Building trust is a major issue in helping a hoarder let go of possessions, says Vickie Dellaquila, owner of North Hills-based Organization Rules Inc., whose services include help with residential organizing, senior downsizing, chronic disorganization and hoarding. Dellaquila is certified through the Institute for Challenging Disorganization in assisting hoarders.

Generally, the hoarder isn't the one to seek help, Dellaquila says.

“We're usually contacted by a loved one, like an adult child or a spouse,” she says. “Sometimes a therapist or agency is contacted to make sure a person is OK.”

It's a giant step in the right direction when a hoarder even allows an interventionist into the home to make an assessment, she says.

“These are people who have trouble letting go to begin with; it's a big thing to let someone into their home,” she says. “For them to trust us takes time. We're not therapists, we try to ask open-ended questions and tell them they're very brave for opening up to us.”

Hoarding is not a function of gender or income level, Dellaquila says: “You'll find it in men and women, younger and older, very wealthy people and people who have next to nothing otherwise. They're often people who have had collections when they were younger, and then a traumatic life event triggers hoarding.

“A death, divorce or depression exacerbates it. Often it gets to the point where people are ashamed of the state of their homes. They won't let people in. They know they need help but are ashamed to ask for it.”

Author Eve Schaub explored her own hoarding tendencies while cleaning out what was called the “hell room” in her family's Vermont home. She documented the process in “Year of No Clutter: A Memoir,” published March 7 by Sourcebooks.

The family's hoard built up over almost two decades but was confined to one 567-square-foot upstairs room.

“I found out more and more that most people have some kind of hoard, even if it's just a junk drawer, a closet or a room,” Schaub says. “My house is not the kind of house where you can eat off the floor, but it's not a typical hoarding house, either.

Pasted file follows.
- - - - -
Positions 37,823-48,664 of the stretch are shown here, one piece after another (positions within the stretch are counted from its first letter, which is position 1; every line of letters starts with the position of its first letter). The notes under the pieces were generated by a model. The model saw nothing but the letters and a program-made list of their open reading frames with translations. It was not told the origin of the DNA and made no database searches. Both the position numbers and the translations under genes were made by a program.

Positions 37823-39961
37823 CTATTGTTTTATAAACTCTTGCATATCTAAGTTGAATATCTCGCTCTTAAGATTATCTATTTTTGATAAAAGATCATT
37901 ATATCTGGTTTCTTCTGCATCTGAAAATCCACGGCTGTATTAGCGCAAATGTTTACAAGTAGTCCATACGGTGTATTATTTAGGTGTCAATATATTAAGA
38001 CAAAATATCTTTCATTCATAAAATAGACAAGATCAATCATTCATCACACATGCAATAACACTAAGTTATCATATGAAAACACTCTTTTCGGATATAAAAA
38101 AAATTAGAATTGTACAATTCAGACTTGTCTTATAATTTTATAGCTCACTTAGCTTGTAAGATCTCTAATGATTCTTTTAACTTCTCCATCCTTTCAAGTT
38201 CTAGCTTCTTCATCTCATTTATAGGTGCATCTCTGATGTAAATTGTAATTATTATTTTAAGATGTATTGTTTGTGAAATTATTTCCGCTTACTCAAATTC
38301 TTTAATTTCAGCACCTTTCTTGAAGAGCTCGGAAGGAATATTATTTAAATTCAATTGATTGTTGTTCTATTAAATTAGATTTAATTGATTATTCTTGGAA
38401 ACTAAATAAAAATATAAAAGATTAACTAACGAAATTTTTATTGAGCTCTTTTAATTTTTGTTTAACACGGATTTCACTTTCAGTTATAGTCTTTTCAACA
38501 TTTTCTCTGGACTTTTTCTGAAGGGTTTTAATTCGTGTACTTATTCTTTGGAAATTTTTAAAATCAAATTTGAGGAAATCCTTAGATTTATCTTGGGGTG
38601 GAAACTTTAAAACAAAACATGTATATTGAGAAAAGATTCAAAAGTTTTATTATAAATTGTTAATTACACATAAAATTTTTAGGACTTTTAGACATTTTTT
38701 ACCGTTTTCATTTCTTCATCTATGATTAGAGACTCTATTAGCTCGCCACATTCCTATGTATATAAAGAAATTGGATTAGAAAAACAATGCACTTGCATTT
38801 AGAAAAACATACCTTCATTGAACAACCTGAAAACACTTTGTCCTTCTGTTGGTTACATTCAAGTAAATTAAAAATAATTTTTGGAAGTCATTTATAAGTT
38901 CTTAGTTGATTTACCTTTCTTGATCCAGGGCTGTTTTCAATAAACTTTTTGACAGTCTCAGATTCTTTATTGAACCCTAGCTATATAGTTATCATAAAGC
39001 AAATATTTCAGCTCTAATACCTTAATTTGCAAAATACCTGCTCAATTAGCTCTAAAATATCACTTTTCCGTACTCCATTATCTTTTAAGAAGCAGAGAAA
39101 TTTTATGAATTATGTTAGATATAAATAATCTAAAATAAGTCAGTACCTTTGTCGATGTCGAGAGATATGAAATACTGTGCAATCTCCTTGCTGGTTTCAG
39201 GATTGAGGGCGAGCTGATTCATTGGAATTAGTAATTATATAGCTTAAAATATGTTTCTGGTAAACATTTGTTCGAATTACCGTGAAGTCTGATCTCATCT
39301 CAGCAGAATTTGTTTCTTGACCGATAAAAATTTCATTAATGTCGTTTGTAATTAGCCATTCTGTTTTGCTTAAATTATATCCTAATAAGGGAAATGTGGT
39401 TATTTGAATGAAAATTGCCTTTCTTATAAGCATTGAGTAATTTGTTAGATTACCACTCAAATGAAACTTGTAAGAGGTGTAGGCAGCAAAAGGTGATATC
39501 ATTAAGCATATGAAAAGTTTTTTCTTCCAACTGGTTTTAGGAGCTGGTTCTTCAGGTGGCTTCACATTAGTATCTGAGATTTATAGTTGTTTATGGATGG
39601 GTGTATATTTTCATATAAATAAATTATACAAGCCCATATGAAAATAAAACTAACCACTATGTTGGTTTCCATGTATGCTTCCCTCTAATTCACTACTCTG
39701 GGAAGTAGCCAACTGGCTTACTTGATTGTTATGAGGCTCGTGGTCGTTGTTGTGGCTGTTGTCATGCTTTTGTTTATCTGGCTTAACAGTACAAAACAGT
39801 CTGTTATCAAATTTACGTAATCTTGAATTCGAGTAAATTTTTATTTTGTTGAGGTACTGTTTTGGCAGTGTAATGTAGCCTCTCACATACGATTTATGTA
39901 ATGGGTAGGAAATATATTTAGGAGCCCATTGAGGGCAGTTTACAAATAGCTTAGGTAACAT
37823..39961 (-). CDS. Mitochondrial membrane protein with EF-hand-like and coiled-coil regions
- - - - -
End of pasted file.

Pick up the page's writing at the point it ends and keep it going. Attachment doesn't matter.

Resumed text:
“Through the process, I was thinking about clutter and what it means and why we keep things,” Schaub says. “I think a lot of it is about fear.”

As an illustration, Schaub says there was never an item out of place in her “neatnik” grandmother's home but, after her death when family members looked through the house, they found a closet packed with canned and packaged foods.

“She was a child of the Depression, so obviously she was afraid of being hungry. Her hoarding had to do with a fear of deprivation. I've been diagnosed with OCD — my thoughts bounce around and around in my brain and I can't let them go. In my case, I'm terrified of forgetting my family history.

“I came to realize that decluttering isn't something you do, and then you're done,” Schaub says. “It's a lifestyle. You have to practice it over and over, by getting rid of things day by day, not putting something away so you don't have to deal with it. It's like exercising a muscle that has atrophied.

“I was struggling with thinking, ‘How will I know when I'm done?' One day I was looking for my girls and I called out, ‘Where are you?' They called back, ‘We're in the art room!'

“That was the original purpose for that room. That was the moment when I realized we'd achieved our goal,” she says. “But at the end, I say Martha Stewart wouldn't be impressed. There are still boxes piled up and family photos to organize.”

“(Hoarding is) not something that's really cured,” Dellaquila says. “It's managed. Some people want help and do great initially but still have some backsliding. It helps if they continue to see a therapist.

“If you have heart disease, you have to manage it. If you have a mental health issue, you have to manage it. You have to work on your triggers to keep it at bay.”

Shirley McMarlin is a Tribune-Review staff writer. Reach her at 724-836-5750 or smcmarlin@tribweb.com.